Whilst divorce is not the cheeriest of subjects, it is a sad fact that 42% of marriages end in divorce. If you are one of these couples you may believe that going your separate ways is a simple case of dividing your assets 50/50 but contrary to popular belief this is not necessarily the case.
When it comes to divorcing a partner with whom you own a property, there are no set rules regarding decisions about the ownership after you have separated it depends on the individual case. Importantly, courts will give priority to ensure that any children as a result of the relationship have a secure home. If neither party is able to buy their partner out of their share of the property, there are several orders that courts may make, depending on what best suits the divorcing couple and any children, including;
● transferring the ownership of the home to one of you, perhaps with a lesser share of other possessions
● retaining the joint ownership but giving one party the right to stay, if there are children involved
● transferring the home to one party but with a charge secured on the property so that the other party receives a set percentage when the home is sold
● selling the home and splitting the proceeds between both parties in whatever proportions seem fair, so that you can both start afresh
Many of these options will inevitably require some changes to the mortgage contract. Therefore talking to your lender as soon as possible, should your situation with your partner change, is key to ensuring that agreed outcomes are met as efficiently and quickly as possible. This is particularly significant as whilst courts can order variants on the above, unfortunately they cannot force a lender to take a person's name off a mortgage ultimately the lender needs to consent to the changes. In addition, if a court has ordered that ownership be transferred and your lender agrees, you and your partner still need to talk to the lender in order to have the transfer made. In many cases the lender will need you both to consent to the new mortgage contract in order for the action to be carried out.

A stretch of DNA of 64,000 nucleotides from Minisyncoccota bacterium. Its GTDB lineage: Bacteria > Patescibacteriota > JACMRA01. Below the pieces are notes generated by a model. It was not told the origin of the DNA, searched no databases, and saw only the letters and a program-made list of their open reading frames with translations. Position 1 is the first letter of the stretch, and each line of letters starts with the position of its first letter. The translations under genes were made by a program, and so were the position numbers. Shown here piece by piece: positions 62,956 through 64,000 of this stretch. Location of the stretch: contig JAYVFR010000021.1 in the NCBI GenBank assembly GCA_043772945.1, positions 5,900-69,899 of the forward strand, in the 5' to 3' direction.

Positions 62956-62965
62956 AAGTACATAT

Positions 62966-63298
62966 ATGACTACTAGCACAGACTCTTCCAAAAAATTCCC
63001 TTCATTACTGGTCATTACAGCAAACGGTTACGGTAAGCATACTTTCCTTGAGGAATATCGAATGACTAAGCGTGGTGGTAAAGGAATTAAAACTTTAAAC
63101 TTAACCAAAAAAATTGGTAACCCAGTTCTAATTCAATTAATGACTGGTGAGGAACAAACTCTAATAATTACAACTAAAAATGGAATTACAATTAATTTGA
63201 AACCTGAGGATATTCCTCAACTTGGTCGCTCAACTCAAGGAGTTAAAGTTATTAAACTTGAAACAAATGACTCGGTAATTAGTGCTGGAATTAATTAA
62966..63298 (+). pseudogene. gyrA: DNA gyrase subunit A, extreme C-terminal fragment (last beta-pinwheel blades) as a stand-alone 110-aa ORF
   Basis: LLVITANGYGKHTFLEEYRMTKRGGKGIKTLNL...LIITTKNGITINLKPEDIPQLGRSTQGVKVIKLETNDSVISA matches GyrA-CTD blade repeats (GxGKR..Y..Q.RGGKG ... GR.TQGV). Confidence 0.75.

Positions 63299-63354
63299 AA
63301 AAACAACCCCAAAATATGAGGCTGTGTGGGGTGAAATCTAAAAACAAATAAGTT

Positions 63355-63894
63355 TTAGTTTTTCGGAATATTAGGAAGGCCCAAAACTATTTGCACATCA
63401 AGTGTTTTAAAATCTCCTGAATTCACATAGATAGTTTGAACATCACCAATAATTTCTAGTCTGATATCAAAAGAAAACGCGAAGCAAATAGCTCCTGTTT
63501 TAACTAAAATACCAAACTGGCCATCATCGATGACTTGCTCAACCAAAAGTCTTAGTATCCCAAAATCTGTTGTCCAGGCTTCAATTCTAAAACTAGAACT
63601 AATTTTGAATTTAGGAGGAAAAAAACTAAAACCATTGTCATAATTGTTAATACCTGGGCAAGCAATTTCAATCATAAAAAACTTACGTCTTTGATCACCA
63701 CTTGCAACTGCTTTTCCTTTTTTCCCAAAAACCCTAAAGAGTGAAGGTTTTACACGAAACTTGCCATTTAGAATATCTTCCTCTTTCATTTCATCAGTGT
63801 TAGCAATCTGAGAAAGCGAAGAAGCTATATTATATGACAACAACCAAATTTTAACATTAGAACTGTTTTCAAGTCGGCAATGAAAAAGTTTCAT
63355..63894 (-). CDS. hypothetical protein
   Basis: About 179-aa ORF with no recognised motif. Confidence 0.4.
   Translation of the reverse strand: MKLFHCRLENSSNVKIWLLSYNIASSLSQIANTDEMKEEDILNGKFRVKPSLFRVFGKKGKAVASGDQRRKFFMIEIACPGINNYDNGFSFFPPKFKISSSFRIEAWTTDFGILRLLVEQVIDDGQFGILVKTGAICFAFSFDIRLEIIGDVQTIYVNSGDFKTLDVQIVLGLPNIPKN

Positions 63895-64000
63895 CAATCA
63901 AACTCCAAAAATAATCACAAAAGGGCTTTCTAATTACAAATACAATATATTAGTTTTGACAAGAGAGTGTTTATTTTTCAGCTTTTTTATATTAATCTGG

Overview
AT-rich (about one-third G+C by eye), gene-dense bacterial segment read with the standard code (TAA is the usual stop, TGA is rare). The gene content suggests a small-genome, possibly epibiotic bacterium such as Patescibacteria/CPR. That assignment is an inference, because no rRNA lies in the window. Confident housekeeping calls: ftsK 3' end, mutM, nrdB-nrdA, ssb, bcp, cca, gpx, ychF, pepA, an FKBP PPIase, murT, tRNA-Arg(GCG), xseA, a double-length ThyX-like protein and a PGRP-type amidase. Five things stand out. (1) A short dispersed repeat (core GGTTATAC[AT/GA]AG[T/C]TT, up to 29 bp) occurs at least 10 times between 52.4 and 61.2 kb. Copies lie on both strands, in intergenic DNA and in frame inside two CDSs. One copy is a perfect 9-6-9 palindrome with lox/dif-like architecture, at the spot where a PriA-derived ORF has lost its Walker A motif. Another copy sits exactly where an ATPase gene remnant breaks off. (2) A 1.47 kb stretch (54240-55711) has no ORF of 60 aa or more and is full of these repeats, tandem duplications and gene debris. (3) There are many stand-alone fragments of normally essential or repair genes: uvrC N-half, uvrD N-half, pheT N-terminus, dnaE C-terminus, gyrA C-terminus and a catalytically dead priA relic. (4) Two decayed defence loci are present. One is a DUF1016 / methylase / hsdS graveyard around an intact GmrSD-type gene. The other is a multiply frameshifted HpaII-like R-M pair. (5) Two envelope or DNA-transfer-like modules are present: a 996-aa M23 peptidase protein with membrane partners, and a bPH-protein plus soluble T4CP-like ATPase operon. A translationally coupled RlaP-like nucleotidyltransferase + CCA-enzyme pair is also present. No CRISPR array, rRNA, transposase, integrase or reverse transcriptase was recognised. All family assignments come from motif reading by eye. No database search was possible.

Whilst court orders are applicable to those going through a divorce, having consent from the lender and from both individuals is equally important for unmarried couples who have a joint mortgage, and then later choose to separate. Whether married or not, if you have a joint mortgage with a partner, both names will be on the mortgage contract, meaning both parties are liable for the mortgage regardless of who remains in the property after the split.
If for some reason your partner does not agree to transferring or changing ownership of the property, then the court can order the consent for transfer. Similarly, if no changes are made to the ownership of the property and your partner finds that they are either unable to pay or becomes unwilling to pay their share of the mortgage after divorce, you may find yourself in the difficult situation of being pursued by the lender for a higher percentage, or all, of the mortgage payments. This situation is best avoided if at all possible; as well as impacting on your finances in the short term, if one person refuses to make repayments, this will affect the credit history for both ofyou, meaning you may not then be able to access favourable credit terms in the future.